NEW YORK: The stock market struggled for direction Friday morning. A quiet day for U.S. corporate earnings and the prospect of a holiday weekend calmed some of the volatility that has hobbled the market recently.
But concerns about Greece, which could be hurtling toward an exit from the euro, kept any gains in check.
The Dow Jones industrial average was down 32 points to 12,498 in early trading. The Dow has been on a steady slide this month, giving up most of its gains for the year. It's headed for its first losing month since September.
The Standard & Poor's 500 index and the Nasdaq composite index flitted between small gains and losses. About 40 minutes after the market opened, the S&P 500 was basically flat at 1,321. The Nasdaq was down a point to 2,839.
Trading was muted ahead of the Memorial Day holiday on Monday.
Facebook, marking its one week anniversary as a public company, fell 3% to US$32.06, still about 16% below its initial pricing of US$38.
Investors have worried about what will happen if Greece leaves the euro, and major markets were down in France, Britain, Germany, Greece and Spain. It's impossible to gauge the exact fallout, but it's likely that traders would dump the bonds of other struggling European countries, such as Spain and Italy, and residents could start to pull money out of banks there.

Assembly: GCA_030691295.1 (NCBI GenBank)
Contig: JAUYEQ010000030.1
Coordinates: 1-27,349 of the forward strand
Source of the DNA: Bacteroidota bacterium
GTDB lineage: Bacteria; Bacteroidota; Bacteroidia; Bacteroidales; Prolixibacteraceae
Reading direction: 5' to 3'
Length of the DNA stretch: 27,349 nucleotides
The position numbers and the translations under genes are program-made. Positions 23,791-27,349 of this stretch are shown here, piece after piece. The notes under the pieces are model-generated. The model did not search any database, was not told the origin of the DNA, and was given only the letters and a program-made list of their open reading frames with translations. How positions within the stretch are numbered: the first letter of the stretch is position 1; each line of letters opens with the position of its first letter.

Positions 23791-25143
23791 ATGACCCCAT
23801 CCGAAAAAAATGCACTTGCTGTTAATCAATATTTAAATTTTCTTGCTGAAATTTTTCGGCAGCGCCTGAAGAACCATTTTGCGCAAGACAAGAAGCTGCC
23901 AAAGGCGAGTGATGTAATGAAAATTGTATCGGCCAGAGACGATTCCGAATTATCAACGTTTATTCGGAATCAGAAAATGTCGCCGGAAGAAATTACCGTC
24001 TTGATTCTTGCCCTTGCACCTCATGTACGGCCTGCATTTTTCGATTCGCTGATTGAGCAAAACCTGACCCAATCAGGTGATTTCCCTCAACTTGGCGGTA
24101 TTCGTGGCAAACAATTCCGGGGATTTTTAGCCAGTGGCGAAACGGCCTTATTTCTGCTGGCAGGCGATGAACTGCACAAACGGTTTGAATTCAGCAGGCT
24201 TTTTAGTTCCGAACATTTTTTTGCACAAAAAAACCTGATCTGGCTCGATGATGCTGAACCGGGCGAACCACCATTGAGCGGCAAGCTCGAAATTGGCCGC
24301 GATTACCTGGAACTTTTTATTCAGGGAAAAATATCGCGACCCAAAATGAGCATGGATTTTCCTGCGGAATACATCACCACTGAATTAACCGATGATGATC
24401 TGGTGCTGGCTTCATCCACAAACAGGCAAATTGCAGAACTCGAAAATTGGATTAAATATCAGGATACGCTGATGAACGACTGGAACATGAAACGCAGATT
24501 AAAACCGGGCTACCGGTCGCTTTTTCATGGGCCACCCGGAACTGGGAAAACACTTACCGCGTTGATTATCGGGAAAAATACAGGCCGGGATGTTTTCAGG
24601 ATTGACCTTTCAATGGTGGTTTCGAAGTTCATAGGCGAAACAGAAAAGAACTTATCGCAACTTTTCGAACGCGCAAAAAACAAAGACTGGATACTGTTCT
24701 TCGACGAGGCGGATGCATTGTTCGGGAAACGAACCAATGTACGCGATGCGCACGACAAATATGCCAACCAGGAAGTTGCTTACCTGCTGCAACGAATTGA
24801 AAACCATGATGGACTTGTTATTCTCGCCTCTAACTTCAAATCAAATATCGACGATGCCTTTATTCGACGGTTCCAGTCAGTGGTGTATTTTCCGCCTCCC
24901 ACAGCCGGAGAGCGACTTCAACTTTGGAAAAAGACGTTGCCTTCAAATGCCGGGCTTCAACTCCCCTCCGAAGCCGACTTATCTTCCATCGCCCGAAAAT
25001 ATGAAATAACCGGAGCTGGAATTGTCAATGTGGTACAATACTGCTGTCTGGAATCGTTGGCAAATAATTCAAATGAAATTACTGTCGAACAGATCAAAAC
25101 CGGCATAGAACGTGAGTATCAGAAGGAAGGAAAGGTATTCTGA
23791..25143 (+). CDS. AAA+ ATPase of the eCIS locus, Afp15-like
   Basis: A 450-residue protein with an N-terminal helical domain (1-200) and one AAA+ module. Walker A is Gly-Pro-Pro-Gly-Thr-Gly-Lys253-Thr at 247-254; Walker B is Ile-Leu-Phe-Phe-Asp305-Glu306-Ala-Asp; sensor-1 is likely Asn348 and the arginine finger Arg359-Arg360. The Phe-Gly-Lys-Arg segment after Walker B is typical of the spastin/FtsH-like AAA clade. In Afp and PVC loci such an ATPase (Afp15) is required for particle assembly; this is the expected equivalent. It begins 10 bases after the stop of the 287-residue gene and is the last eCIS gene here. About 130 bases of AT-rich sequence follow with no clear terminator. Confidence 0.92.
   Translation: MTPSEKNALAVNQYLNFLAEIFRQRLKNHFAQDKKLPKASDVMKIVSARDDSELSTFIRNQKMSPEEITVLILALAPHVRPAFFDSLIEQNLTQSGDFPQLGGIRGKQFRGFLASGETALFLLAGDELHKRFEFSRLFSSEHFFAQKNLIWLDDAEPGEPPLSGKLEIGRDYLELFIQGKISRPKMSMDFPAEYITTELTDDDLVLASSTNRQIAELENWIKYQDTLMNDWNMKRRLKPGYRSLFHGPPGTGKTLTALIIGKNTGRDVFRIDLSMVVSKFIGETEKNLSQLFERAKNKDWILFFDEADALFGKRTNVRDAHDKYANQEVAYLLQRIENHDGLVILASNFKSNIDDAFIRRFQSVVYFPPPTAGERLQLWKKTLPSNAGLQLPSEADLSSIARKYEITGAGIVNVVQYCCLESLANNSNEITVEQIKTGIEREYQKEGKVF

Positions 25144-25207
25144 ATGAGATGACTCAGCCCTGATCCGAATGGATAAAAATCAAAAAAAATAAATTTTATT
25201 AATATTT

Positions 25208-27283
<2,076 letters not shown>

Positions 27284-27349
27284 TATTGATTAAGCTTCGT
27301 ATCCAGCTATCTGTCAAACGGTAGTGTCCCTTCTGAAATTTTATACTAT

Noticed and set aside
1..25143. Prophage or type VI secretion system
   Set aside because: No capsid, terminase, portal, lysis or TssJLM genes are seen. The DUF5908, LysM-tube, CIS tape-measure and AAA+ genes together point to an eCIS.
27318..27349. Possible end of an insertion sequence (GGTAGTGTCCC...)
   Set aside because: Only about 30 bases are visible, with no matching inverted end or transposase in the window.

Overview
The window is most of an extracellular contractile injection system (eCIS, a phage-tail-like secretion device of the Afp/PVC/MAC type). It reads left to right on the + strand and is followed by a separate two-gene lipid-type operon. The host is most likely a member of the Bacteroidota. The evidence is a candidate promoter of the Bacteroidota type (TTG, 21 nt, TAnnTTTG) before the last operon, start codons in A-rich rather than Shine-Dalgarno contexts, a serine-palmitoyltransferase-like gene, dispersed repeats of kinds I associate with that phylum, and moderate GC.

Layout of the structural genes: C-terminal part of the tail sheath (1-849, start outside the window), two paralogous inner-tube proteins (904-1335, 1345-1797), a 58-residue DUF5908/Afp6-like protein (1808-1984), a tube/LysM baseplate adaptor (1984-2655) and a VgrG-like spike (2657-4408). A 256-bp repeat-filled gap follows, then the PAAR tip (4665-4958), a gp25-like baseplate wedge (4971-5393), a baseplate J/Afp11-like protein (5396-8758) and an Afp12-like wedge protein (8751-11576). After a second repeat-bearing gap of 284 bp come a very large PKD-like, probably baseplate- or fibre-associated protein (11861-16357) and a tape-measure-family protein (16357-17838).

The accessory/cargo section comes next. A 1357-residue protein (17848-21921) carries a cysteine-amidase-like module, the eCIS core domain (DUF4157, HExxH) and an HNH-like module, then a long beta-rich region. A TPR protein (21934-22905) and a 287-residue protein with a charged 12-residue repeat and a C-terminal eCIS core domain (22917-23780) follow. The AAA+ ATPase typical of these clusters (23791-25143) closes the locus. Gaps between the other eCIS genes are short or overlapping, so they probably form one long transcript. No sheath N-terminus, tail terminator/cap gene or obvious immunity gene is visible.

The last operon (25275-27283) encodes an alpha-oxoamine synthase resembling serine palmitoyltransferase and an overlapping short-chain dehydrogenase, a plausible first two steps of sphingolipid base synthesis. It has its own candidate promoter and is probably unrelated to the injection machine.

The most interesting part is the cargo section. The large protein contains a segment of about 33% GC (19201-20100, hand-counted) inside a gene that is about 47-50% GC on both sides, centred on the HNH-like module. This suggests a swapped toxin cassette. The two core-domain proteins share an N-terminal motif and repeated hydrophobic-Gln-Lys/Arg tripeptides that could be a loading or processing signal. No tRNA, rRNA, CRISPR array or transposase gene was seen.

European leaders are arguing over how to cut the profligate spending of struggling countries without throwing the region further into recession. The messages emanating from Europe were mixed.
The head of Germany's central bank said it was an "illusion" to think allowing euro zone countries to borrow money jointly - a proposal pushed by other countries - would solve the crisis.
A top official from the European Central Bank said that the 17 countries that use the euro need an "urgent overhaul" to their structure, including a banking regulator and deposit insurance program that could cover the entire Eurozone.
The parliament of Portugal, which has been pushed close to bankruptcy, endorsed a budget plan that would set legal limits on government spending. Spain's market regulator suspended trading of shares in Bankia, a bailed-out bank that is preparing to ask for even more rescue money from the government.
Markets were rattled in Asia as well. Taiwan lowered its economic growth forecast for the year.
Media reports suggested that some of China's biggest banks will miss their annual lending targets for the first time in seven years. China, the world's second-largest economy, has propped up global financial markets in recent years as other countries have slowed.
Caterpillar, which relies heavily on demand from China, fell 1%, the most on the Dow. (AP/aph)
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